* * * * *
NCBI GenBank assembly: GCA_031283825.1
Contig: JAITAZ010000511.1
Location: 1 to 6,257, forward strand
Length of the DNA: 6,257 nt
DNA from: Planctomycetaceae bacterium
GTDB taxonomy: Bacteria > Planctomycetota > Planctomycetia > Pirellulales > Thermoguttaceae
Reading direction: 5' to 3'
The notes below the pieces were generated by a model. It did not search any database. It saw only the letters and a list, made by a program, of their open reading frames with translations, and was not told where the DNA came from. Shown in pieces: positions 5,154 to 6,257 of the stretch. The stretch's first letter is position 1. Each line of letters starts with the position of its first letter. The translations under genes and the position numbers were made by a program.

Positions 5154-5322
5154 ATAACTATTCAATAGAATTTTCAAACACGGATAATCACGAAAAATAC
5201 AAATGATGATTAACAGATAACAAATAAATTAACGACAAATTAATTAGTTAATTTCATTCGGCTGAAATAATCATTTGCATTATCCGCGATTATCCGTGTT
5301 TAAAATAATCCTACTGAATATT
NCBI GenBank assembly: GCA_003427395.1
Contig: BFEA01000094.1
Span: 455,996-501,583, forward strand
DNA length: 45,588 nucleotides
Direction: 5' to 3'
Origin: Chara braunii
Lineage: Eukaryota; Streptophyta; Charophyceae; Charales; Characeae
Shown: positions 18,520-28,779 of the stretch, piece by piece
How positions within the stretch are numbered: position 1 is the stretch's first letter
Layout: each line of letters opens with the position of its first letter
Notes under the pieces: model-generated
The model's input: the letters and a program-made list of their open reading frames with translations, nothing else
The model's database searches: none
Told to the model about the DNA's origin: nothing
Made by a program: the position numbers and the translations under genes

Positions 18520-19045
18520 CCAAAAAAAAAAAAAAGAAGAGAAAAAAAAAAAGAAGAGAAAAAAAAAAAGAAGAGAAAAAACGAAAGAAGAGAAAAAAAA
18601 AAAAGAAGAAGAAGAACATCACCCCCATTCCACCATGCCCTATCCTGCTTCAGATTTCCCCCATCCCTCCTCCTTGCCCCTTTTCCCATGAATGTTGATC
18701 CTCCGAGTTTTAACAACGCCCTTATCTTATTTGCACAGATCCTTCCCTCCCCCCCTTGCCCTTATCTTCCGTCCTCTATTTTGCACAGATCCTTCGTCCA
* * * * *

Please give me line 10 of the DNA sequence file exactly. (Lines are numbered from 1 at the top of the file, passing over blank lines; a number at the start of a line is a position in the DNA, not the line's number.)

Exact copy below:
5154 ATAACTATTCAATAGAATTTTCAAACACGGATAATCACGAAAAATAC